Obesity has long been identified as a major barrier to healing injured workers, so it can be tempting for workers’ compensation payers to latch onto a “miracle” weight loss drug to help employees get back to work and reduce their own costs.
Everyone from tech billionaires to Hollywood stars and social media influencers are reportedly using the diabetes drug semaglutide, which goes by the brand names Ozempic and WeGovy, to shed unwanted pounds, and the trend has raised questions about whether it should be used more widely.
With obesity considered one of the most common comorbidities in workers’ comp claims, the potential for the drug to, say, help a worker with an injured knee return to work more quickly appears promising.
But, as we report here, the industry is wary of introducing semaglutide into the comp system, and rightfully so.
The first consideration is the potential side effects of the drug. While the Food and Drug Administration has approved at least one brand of the drug for chronic weight control in adults with obesity, potential side effects include some serious conditions, such as thyroid cancer and gallbladder disease.
Second, the drug must be prescribed long-term, otherwise patients often gain weight after they stop taking it. Such extended prescriptions may be appropriate for treatments covered by the wider healthcare setting but do not fit well with the typically more limited scope of comp.
Additionally, if semaglutide falls into the comp sector, payers would be on the hook for monitoring patients for its continued use and side effects, which could lead to uncapped costs.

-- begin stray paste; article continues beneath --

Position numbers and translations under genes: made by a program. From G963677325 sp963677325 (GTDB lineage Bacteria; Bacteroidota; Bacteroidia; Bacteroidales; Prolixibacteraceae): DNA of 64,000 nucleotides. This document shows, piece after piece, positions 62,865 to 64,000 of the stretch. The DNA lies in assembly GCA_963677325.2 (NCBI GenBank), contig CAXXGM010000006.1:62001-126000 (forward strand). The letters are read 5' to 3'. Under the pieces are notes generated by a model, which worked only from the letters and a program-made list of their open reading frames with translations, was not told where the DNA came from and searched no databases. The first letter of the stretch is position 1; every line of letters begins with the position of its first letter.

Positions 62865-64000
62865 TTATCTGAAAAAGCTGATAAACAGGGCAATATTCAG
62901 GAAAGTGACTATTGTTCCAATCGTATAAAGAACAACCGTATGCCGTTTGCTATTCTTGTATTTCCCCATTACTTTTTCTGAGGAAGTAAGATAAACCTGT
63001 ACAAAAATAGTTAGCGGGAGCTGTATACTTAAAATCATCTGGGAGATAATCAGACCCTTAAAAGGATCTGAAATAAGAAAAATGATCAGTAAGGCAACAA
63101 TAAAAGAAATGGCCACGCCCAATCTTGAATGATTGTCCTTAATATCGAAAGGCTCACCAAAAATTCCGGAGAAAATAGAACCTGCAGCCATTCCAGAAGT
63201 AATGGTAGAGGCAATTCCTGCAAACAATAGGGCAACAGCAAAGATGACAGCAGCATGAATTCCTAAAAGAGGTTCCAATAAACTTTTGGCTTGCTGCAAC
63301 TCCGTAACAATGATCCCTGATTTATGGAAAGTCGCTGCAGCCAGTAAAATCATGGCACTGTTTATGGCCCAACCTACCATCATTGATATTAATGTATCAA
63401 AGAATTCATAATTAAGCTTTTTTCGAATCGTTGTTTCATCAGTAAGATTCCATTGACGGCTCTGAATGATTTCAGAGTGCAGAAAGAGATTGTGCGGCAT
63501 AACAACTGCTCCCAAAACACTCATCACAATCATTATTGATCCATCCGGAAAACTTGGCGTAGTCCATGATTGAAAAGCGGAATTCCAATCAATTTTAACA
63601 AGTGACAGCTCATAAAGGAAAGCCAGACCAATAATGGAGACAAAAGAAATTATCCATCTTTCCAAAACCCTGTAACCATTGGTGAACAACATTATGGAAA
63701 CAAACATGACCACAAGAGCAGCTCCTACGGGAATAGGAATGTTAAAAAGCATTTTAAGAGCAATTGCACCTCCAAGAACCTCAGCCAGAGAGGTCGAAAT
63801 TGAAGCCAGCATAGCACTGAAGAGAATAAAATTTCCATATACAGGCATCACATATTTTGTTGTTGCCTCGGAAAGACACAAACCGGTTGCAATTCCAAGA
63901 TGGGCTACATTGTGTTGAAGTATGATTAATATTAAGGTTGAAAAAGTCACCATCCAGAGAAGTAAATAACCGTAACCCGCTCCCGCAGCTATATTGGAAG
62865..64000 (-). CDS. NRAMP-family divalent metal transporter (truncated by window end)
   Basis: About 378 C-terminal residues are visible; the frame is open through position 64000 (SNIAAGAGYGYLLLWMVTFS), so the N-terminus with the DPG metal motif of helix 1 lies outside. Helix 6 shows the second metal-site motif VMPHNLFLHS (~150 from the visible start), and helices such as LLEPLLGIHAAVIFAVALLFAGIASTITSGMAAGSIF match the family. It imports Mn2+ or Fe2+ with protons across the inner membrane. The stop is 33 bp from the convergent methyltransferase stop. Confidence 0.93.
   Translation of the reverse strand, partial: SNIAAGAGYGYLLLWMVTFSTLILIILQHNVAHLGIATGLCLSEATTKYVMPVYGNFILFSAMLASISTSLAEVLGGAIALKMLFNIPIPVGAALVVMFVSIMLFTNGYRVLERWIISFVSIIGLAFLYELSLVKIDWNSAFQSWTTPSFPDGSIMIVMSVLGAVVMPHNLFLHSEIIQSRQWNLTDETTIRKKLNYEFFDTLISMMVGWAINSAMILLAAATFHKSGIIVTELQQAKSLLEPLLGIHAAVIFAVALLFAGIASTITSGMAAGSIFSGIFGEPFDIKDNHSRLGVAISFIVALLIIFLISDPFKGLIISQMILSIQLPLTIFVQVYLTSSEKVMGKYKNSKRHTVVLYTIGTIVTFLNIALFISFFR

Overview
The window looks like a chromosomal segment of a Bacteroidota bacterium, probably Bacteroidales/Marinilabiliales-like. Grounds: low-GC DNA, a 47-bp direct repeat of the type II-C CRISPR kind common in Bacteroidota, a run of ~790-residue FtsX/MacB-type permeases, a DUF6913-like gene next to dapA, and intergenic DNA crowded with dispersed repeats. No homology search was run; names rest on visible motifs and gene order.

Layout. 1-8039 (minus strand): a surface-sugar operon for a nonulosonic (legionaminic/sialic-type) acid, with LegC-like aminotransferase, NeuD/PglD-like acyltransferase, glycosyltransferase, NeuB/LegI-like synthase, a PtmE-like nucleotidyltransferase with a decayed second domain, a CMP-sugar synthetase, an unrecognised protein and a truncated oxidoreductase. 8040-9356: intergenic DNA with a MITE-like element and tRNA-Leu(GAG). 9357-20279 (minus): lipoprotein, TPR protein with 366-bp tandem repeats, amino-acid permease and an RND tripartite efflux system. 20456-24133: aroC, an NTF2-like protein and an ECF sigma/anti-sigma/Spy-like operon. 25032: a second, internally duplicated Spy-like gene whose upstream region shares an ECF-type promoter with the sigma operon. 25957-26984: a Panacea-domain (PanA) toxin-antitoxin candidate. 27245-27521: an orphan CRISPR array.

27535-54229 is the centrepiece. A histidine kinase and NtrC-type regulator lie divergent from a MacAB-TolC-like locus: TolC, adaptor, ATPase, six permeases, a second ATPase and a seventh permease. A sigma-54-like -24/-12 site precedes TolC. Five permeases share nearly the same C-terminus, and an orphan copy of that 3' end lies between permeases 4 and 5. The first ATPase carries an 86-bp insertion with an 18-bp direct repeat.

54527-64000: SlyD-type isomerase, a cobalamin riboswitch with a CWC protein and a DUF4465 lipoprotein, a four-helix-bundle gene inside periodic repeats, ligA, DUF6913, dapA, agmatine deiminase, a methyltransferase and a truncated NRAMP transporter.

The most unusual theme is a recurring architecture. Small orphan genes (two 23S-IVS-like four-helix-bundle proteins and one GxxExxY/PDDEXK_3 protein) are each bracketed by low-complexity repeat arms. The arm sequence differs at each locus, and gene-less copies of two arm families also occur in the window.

That’s not to say that workers shouldn’t expect employers to take a broader view of health care that can help address obesity — promoting and supporting wellness programs to help keep workers healthy, and considering mental health factors when treating physical injuries, both can be important factors in returning to work more quickly.
By prioritizing sustainable interventions and treatments, payers and employers can effectively reduce the risks of weight loss medications while supporting injured workers.
Employers may still consider allowing the use of weight loss drugs in the future, especially if courts hold them responsible for paying for more extreme obesity treatments. So far, employers have only rarely been required to pay for expensive bariatric surgery to treat weight loss in comp cases, but if that trend widens, carefully monitored use of long-term medications may be the better option.
For now, however, the industry’s cautious approach to covering weight loss medications like semaglutide is justified. Instead of following pharmacological fads and reaching for the latest pill bottle, injured workers should be helped and encouraged to live healthier lives to prevent injuries and to speed recovery when they do occur.